For me, it’s not so much the law that hinders my consideration to be an OnlyFans subscriber. I am occasionally curious about how the site works, but will never act on it because my money can be better spent elsewhere. However, that’s my own decision and there is nothing wrong with others satisfying their curiosity about the site.”
— Shane, 26
4. “It’s a source of revenue for content creators, kind of like Instagram or TikTok influencers”
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“I know that OnlyFans wasn’t created specifically for sexual content. But slowly, people realised its potential for sexual content and tapped into it. But I’m all for it. It’s a source of revenue for content creators, who are kind of like Instagram or TikTok influencers.
There’s nothing wrong with uploading content, as long as the material isn’t disseminated against the creator’s will. While there is an assumption that creators earn a lot of money, I think it depends on the content created and how popular the creator is. Like any other industry, I’m sure it takes a lot of effort to earn money on OnlyFans.
I get that the law is meant to protect minors or unsuspecting victims against hate crimes, but to use it against Titus Low? It just doesn’t sit right with me, knowing that the material was transmitted consensually.
If the material isn’t transmitted on the internet against the creator’s will, I have no opinion about it. Some people download obscene material for the ease of watching it. But if you plan to spread the material, then I think there’s something wrong there.
OnlyFans should prevent illegal downloading or screenshots of material. I’m sure if Netflix can do it for their films and shows, then OnlyFans can too.”
— Shi Quan, 26
5. “The more this platform is encouraged, the more males will continue to view females as objects”
“When I first heard about OnlyFans, I was quite shocked that such a platform exists and that it is legitimate. Though I believe that not everyone does obscene content, it seems like it’s mainly used for that now.
I am against such a platform. I think that it has a negative impact on society as it promotes the sex industry. Even if it’s not actual prostitution, it encourages such acts. From what I know and hear, most creators are females.
As society grows, [more] females are being empowered and given independence, but this platform is causing us to fall back into the mindset where females are only good for their bodies.
The more these acts are encouraged, the more males will continue to view females as mere objects for their satisfaction. No matter how hard previous generations have fought for women to have the same rights as men, it will be for nothing if people don’t start respecting themselves and each other.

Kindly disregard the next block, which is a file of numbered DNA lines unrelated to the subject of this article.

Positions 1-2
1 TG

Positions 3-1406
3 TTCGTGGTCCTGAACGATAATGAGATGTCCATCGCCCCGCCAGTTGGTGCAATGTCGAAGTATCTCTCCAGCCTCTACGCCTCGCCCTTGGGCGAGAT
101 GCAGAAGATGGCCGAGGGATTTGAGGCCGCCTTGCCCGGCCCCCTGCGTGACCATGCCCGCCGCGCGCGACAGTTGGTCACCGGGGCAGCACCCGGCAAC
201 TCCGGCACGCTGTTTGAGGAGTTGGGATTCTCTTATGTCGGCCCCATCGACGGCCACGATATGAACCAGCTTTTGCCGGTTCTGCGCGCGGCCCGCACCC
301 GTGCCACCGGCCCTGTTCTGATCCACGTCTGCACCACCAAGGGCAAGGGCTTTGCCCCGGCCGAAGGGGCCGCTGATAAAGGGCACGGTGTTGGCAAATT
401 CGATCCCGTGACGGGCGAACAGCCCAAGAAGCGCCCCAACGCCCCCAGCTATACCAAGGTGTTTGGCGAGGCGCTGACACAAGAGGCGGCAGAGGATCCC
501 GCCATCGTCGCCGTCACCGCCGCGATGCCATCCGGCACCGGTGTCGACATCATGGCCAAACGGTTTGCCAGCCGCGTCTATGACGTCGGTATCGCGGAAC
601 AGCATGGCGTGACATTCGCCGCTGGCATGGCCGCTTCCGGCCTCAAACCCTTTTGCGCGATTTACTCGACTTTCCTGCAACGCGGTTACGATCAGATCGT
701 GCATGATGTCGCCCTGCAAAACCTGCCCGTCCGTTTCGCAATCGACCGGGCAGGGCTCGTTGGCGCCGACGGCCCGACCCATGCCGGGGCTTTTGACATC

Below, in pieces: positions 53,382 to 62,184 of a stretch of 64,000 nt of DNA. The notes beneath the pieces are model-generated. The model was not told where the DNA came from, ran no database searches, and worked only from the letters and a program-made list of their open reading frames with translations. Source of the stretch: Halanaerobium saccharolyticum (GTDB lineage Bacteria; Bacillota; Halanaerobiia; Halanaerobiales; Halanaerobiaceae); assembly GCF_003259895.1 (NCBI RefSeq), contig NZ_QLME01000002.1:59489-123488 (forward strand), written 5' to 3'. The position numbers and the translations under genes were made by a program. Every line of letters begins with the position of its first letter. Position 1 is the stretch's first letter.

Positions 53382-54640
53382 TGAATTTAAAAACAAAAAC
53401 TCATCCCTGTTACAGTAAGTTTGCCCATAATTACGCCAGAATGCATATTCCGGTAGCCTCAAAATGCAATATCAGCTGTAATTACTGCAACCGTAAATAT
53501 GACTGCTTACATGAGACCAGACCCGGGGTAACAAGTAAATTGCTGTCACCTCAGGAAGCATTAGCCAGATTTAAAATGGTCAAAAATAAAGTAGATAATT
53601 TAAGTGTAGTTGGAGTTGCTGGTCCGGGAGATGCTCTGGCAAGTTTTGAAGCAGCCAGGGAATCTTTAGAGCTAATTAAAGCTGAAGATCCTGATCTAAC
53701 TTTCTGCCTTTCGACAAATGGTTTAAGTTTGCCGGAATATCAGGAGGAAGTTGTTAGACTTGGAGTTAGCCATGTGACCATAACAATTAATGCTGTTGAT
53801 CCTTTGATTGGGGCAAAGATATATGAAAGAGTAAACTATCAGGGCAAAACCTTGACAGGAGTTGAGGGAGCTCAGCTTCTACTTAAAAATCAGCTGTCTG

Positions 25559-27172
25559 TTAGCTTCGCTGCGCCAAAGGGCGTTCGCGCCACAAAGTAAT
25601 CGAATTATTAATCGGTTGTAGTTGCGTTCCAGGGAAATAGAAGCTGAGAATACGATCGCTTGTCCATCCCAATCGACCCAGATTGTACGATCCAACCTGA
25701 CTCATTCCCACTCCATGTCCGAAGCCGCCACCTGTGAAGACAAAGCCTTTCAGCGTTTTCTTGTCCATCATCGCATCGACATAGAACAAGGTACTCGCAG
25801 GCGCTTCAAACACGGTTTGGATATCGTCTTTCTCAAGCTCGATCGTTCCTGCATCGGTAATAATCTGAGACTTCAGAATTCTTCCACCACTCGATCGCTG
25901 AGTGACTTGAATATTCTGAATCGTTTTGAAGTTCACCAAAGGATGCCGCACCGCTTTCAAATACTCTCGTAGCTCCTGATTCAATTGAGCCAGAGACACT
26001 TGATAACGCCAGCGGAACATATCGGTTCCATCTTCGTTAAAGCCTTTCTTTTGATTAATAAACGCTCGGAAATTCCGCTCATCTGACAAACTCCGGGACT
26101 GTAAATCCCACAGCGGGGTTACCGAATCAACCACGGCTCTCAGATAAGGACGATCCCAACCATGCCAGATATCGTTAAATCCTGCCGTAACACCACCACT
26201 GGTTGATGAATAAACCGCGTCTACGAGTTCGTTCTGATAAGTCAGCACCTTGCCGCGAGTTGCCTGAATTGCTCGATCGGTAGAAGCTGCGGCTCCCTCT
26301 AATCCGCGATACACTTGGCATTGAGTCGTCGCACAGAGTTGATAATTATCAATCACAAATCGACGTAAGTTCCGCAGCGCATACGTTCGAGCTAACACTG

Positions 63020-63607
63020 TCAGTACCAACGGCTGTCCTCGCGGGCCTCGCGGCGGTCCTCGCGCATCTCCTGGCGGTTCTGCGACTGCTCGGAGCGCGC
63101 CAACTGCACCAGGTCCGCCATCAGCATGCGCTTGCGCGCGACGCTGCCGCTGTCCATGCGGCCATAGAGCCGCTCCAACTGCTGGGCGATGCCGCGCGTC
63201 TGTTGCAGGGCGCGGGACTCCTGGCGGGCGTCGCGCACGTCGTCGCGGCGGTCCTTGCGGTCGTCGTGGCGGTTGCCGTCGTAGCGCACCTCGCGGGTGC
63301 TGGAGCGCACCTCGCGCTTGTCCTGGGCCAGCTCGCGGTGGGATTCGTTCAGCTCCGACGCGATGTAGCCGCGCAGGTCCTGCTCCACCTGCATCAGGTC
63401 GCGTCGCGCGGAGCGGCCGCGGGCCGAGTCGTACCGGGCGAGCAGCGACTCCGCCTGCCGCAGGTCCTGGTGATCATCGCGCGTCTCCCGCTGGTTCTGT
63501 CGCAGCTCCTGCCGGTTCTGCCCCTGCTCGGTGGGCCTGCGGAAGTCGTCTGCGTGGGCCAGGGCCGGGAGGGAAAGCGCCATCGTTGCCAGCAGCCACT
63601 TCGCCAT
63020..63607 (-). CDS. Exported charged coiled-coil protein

Since such content already exists, there is no stopping it. But I really don’t think our society should be headed towards encouraging it through such platforms.”
— Weiliang, 27
6. “Compromising ourselves to earn a quick buck might send the wrong message to the younger generation”
“I’m amused and impressed with how innovative we have become in having alternative channels to earn income. I am not in favour of this platform, even though I understand that content creation is hard work, but compromising ourselves to earn quick money might send the wrong message to the younger generation.
Though it’s consensual, I hope that this is only the case among a small number of people. Twitch somewhat shares the same concept, but it seems to have a different branding where it’s more focused on gaming.
While there are laws in place, I view OnlyFans as a matter of supply and demand. Perhaps we might want to consider having both OnlyFans users and creators receive some form of penalty but on different levels.
The creators should try to be familiar with the respective country’s law in the first place and not transmit obscene materials. If such materials do not exist, they would not get into the position of breaching the law. This is also an issue that OnlyFans should be considering to safeguard their creators.”
— Ally, 34
Platforms Like OnlyFans Remain A Taboo In Singapore Despite Differing Views
OnlyFans has risen in popularity not just in Singapore, but also all around the world. While Singaporeans may have differing opinions on accepting platforms such as these, ultimately, it boils down to society’s acceptance, the law, as well as the safety of content creators and viewers.
Responses have been edited for brevity and clarity.